Who was America’s First Gay President?

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No…we’re not talking about America’s merriest, happy warrior-in-chief.

Toni Morrison named Bill Clinton America’s first “black” president in the same sense that Barack Obama is being heralded by Newsweek (are they merely trying to compete with Time’s cover?) as America’s first “gay” president. But who was America’s first actual gay president? It certainly wasn’t Abraham Lincoln.

Well, here’s the straight “news”:

Tina Brown would like you to think that our 44th commander in chief is the “First Gay President.” Jim Loewen would like you to know that title actually belongs to our country’s 15th leader, James Buchanan. After taking a moment to smack Newsweek for the “cheap sensationalism” of its buzzy cover, Loewen imparts a history lesson. “Buchanan was gay, before, during and after his four years in the White House,” he writes for Salon. And the country was well aware of it.

Loewen on the subject of “chronological ethnocentrism”:

Loewen’s intention isn’t just to give you a new trivia tidbit: It’s to explain why Buchanan isn’t lauded as such, and what that means. Quite simply, our “touching belief in progress” is the problem. “We must be more tolerant now than we were way back in the middle of the 19th century! Buchanan could not have been gay then, else we would not seem more tolerant now.” Loewen urges us to embrace a more complex national history, one in which “we all moved backward” for about 50 years beginning in 1890, particularly in terms of race relations. “If we can rid ourselves of the fantasy that we are always getting better, then maybe we can create a nation that actually becomes more tolerant,” he writes. “Then we might—again—elect a real gay president.” Click for his entire column.

Not to make more out of this than is warranted, Loewen concludes:

President Obama’s change of heart about gay marriage remains significant. It does show increasing tolerance compared to our recent past. During the nadir of race relations, that terrible period between 1890 and about 1940 when white America went more racist in its thinking than at any other time, the U.S. also clamped down on beards, liquor (briefly) and, yes, homosexuals. As Jackie Robinson was not the first black player in Major League Baseball, but rather the first after the nadir, so President Obama is not our “first gay” president (Forgive me: I cannot seem to retype Newsweek’s silly headline without putting quotation marks around the words), but only our “first” since the nadir.

Remembering that James Buchanan was homosexual complexifies our national narrative, to be sure, but it is a complexity that we need.

Daily Beast:

Obama has twice been called the first woman president: first in 2008, by Newsweek’s Martin Linsky, and then again by The Washington Post’s Kathleen Parker in 2010. The argument in both cases was that Obama’s wisdom, values, and management style were similar to that of a female leader. In 2009 the Associated Foreign Press asked if Obama was the first Asian-American president while, the same year, Geraldo Rivera suggested he might be the first Hispanic president. Then, in 2011, New York magazine declared him the first Jewish president. “Expectations were high that editor Tina Brown would do something typically attention-grabbing to mark this occasion, but this effort seems, well, cliché,” Randall writes. “It wasn’t going to be long before someone outed our first black, female, Jewish, Hispanic, Asian-American president as gay.”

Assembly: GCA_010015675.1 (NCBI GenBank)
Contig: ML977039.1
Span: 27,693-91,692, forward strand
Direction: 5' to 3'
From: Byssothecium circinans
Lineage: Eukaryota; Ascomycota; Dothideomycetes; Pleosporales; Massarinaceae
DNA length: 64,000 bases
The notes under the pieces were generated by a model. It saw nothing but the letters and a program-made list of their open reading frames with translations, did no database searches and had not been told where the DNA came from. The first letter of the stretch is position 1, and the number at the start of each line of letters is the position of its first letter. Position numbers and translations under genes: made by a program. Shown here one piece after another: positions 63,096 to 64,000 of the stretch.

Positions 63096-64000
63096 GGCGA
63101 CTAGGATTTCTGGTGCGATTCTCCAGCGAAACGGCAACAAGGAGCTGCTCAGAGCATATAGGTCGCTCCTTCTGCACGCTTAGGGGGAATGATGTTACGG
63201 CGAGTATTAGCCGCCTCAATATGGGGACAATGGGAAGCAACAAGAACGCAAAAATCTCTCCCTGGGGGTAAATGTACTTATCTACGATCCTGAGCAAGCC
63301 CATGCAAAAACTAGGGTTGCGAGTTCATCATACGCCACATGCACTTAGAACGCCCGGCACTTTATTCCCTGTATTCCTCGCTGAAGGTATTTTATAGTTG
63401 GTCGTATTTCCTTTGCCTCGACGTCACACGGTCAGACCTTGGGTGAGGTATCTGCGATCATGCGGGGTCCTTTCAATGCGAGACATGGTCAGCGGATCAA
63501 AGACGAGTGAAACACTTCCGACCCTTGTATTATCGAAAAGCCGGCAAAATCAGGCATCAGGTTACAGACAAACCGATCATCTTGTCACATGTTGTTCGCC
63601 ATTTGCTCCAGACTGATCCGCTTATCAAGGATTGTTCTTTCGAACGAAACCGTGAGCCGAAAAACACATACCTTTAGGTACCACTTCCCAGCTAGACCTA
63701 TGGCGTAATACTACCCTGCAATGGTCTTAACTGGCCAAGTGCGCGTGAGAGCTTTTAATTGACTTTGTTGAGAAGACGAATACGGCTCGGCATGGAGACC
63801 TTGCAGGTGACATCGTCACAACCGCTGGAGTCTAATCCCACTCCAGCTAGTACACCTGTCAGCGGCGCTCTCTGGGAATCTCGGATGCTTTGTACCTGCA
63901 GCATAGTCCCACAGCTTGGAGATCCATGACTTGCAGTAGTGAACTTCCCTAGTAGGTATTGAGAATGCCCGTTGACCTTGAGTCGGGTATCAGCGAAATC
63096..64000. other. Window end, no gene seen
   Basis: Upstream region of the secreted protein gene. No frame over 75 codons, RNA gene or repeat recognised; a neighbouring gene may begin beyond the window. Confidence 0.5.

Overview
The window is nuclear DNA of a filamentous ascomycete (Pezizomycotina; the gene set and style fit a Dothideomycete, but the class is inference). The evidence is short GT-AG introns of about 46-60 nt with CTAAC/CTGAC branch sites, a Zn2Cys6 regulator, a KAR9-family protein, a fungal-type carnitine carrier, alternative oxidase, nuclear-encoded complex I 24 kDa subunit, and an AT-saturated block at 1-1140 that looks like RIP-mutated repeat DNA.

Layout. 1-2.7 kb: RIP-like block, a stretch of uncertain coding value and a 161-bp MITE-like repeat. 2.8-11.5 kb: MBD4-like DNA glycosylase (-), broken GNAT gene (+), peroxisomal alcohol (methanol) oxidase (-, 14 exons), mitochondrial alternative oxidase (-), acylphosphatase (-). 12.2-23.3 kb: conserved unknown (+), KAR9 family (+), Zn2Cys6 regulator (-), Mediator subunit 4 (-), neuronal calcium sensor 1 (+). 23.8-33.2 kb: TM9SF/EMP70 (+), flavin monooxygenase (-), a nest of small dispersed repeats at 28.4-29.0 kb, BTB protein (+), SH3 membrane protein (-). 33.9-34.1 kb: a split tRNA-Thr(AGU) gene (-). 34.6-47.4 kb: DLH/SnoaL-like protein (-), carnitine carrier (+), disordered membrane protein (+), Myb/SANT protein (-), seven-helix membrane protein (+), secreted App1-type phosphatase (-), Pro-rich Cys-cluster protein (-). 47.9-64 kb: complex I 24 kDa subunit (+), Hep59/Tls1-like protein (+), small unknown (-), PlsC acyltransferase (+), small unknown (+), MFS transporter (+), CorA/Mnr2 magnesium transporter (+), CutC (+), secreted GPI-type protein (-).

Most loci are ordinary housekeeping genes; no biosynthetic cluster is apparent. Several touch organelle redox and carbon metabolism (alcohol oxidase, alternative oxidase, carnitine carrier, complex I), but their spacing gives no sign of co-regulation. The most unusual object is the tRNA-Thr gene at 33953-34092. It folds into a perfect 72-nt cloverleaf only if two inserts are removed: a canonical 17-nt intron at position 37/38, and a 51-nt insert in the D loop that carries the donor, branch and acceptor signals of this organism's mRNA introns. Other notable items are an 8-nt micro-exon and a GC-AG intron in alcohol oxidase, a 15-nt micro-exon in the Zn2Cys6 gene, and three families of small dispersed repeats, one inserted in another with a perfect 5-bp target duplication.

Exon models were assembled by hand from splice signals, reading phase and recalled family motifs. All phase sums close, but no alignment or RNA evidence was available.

That’s just so….”gay”.

When will the sexual, ethnic, and religious identity of our president cease to matter?

As an aside and afterthought…now I’m curious to know who was America’s merriest of presidents?

5 Responses to “Who was America’s First Gay President?”

  1. 1


    The person responsible for starting the myth that Lincoln was gay was Gore Vidal. He based that premise on the fact that Lincoln shared a room/bed with a good friend for years. In a History Channel special on Lincoln, Vidal stated that few people realized that Lincoln was at least, bi-sexual (since Lincoln had children with Mary Todd).

    I’m not sure there is any solid proof of Buchanan’s homosexuality. He seemed to perfer the company of men, but that is not proof of homosexuality. Loewen goes on to say that Buchanan could not have been “gay” in the 19th century due to “tolerance”, but disputes his own claim by saying that the entire nation knew Buchanan was gay.

  2. 2

    Nan G

    Jim Loewen touches on the fallacy of ”progressivism.”
    Progressivism is a lie.
    We are not ”moving forward” toward some perfect utopia.
    We [progressives] are casting about for how to trick the most followers into supporting us and have no moral quibbles about whatever works.

    Ever see the old movie, The Lady Vanishes, from 1938?
    Inadvertently Alfred Hichtcock opens a window on normal practices of men in those years.
    Two travelers are seen sharing a bed like it is no big deal.
    Not gay in the least, as is obvious if you watch the movie.
    The men were comedy double-act Charters and Caldicott (played by Naunton Wayne and Basil Radford).

    If Abe shared a bed with a man in the previous century it comes as no surprise to me.

    Did you all know that James Buchanan did not shave?
    In all his portraits he appears ”clean-shaven,” but he never grew a beard at all.

  3. 4


    Maybe we should call Obama out what he really is: The first Dictator President. Or the first Imperial President. Or the first Anti-America President.

  4. 5


    “As an aside and afterthought…now I’m curious to know who was America’s merriest of presidents?”

    Pat Paulsen? Oh, wait, he was never really elected. Nevermind.

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